“I don’t f****** want innovation,” an ex-employee quoted in the SF Weekly recalled Pincus saying. “You’re not smarter than your competitor. Just copy what they do and do it until you get their numbers.”
Articles like this one and the obvious similarity of Zynga’s games to others didn’t win it any friends in the traditional video game industry. When Zynga employee Bill Mooney accepted an award at the Game Developers Conference, he was roundly booed. Even though the practice of copying was rampant in console games, developers in that world had a more refined sense of their mission. They were creating works of art, building on the shoulders of great artists like Leonardo Da Vinci. And here Zynga was, creating games that copied others and were more like trivial slot machines than real games.
Ian Bogost, a game design professor Georgia Institute of Technology and founding partner of Persuasive Games, criticized Zynga for “strip mining” behavior, or creating games that tricked users out of their money and gave “no care about the longevity of the form or the experience.”
Many in the industry felt that Zynga’s approach to games was destroying the culture and artistry that the industry had worked so hard to achieve as it tried to find its place among books, movies and music as a legitimate art form. Zynga was also destroying the hardcore industry itself, offering free games as the console companies tried to sell their titles for $60 a piece. On that front, Pincus had no sympathy for tradition.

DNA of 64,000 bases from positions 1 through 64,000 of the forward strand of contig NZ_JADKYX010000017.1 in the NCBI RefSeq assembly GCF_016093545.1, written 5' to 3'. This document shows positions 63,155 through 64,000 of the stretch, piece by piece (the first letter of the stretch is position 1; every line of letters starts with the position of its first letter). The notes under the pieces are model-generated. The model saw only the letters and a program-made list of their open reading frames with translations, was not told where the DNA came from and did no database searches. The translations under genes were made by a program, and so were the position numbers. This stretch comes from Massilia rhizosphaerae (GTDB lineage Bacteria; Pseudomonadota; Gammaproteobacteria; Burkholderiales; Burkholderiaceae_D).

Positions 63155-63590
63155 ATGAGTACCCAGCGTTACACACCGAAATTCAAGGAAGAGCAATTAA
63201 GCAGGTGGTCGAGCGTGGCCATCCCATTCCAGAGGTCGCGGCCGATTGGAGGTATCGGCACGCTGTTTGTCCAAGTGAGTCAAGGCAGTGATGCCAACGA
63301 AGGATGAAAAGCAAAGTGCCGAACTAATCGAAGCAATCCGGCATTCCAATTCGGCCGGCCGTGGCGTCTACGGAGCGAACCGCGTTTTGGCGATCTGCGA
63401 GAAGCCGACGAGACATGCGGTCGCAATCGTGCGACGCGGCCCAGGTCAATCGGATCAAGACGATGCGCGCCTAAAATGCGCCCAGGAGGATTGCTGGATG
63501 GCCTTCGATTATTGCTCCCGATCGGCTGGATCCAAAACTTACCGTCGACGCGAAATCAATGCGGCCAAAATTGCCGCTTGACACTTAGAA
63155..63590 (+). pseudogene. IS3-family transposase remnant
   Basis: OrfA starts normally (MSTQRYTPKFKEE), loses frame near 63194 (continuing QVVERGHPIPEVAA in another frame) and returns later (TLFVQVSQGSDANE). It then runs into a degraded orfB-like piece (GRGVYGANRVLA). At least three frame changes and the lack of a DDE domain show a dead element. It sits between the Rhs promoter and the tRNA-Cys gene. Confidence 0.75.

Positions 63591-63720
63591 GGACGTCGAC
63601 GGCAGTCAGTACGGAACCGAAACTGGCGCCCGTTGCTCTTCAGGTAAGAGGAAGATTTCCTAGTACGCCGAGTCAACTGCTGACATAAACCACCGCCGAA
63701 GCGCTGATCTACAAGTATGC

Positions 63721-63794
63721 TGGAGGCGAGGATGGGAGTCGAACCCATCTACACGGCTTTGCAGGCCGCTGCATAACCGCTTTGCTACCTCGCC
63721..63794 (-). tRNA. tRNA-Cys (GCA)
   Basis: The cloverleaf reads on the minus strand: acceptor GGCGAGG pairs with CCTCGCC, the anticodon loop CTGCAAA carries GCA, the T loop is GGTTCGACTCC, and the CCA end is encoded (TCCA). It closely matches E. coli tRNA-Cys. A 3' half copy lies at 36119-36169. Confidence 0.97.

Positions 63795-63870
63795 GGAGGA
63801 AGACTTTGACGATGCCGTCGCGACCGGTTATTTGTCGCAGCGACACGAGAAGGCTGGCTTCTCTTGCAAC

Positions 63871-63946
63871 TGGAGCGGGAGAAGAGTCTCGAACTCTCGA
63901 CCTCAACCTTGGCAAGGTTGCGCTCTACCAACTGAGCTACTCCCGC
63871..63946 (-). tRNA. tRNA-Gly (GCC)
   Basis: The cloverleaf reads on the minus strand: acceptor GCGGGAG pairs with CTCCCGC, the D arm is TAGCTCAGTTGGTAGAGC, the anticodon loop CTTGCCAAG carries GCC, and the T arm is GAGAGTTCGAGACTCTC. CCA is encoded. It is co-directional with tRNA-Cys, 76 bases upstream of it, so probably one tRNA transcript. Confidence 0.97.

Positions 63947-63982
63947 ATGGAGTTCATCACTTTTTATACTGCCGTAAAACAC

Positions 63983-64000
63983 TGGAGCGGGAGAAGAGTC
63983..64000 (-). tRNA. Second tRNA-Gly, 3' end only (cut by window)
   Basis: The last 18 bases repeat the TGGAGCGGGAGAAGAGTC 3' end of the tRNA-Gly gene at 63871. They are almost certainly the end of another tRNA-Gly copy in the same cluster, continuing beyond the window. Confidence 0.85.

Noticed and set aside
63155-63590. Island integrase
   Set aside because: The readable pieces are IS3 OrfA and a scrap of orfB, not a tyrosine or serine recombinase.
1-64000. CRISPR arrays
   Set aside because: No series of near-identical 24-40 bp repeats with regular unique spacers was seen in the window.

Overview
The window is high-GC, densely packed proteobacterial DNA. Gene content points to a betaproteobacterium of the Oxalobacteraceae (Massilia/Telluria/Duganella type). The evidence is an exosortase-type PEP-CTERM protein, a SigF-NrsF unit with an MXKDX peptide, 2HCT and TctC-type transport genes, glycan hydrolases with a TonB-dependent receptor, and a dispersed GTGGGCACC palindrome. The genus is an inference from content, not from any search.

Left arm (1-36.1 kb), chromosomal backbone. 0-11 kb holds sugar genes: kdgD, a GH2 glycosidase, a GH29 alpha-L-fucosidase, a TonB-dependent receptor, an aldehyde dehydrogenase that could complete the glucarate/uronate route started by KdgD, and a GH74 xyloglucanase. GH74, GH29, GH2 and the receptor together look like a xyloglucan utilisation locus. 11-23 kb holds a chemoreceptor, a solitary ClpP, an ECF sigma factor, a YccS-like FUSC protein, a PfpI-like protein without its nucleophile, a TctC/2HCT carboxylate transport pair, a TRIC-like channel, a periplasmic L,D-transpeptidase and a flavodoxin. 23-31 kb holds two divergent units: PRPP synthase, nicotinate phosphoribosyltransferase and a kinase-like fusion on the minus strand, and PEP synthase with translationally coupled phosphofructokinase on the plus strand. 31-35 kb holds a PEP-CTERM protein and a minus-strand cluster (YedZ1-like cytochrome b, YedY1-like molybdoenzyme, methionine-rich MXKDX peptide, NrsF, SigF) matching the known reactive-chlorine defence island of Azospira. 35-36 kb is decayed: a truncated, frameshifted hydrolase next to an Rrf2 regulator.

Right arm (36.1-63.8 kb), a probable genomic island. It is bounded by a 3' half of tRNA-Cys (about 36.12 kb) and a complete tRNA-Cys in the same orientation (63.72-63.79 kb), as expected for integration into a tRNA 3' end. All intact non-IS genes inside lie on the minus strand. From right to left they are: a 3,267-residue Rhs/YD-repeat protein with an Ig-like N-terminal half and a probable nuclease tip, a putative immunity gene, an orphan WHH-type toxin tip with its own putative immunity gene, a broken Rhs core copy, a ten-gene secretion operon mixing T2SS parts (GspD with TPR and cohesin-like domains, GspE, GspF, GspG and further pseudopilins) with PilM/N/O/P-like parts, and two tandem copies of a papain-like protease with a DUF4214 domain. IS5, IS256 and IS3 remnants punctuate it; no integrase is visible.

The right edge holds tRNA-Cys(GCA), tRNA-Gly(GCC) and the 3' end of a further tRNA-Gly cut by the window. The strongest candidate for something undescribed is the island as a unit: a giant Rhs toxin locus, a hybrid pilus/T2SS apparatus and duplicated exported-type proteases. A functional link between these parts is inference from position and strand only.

Fair or not, Zynga’s reputation in the early days was one of being a clonemaker. If game developers went to work there, others felt it was part of some kind of get-rich quick scheme, as it seemed like Pincus was probably going to build his company fast and flip it in an acquisition. They were sellouts. And the perception that Zynga wasn’t a game company and wasn’t making real games started with the fact that Pincus had no roots in games.
Those who viewed Zynga in that fashion were clearly underestimating it. Pincus was also on his fourth company and he had arranged the ownership so that he alone would be the one to choose whether Zynga was sold or not. The venture capital investors — who often were the cause of early exits — had no ability to force a quick sale.
True or not, the early negative reputation made it harder for Zynga to attract game developers. In an interview with VentureBeat in September 2010, Gordon said, “‘Copycat’ is a loaded term. At Electronic Arts, we had some studios that were better at simulations or sports. They reduced the development time and risk if they focused on what they were good at. You could put a picture of what you wanted to accomplish on the wall, with a bullseye on it. You would say we are going to beat that, and that saves you a lot of time. At EA, we wanted to do games that were one-third new, one-third old, and one-third improved.”
Gordon added, “It’s like taking writing classes and looking at artists in college. I would try to write in a style of someone who came before me. You imitate before you innovate.”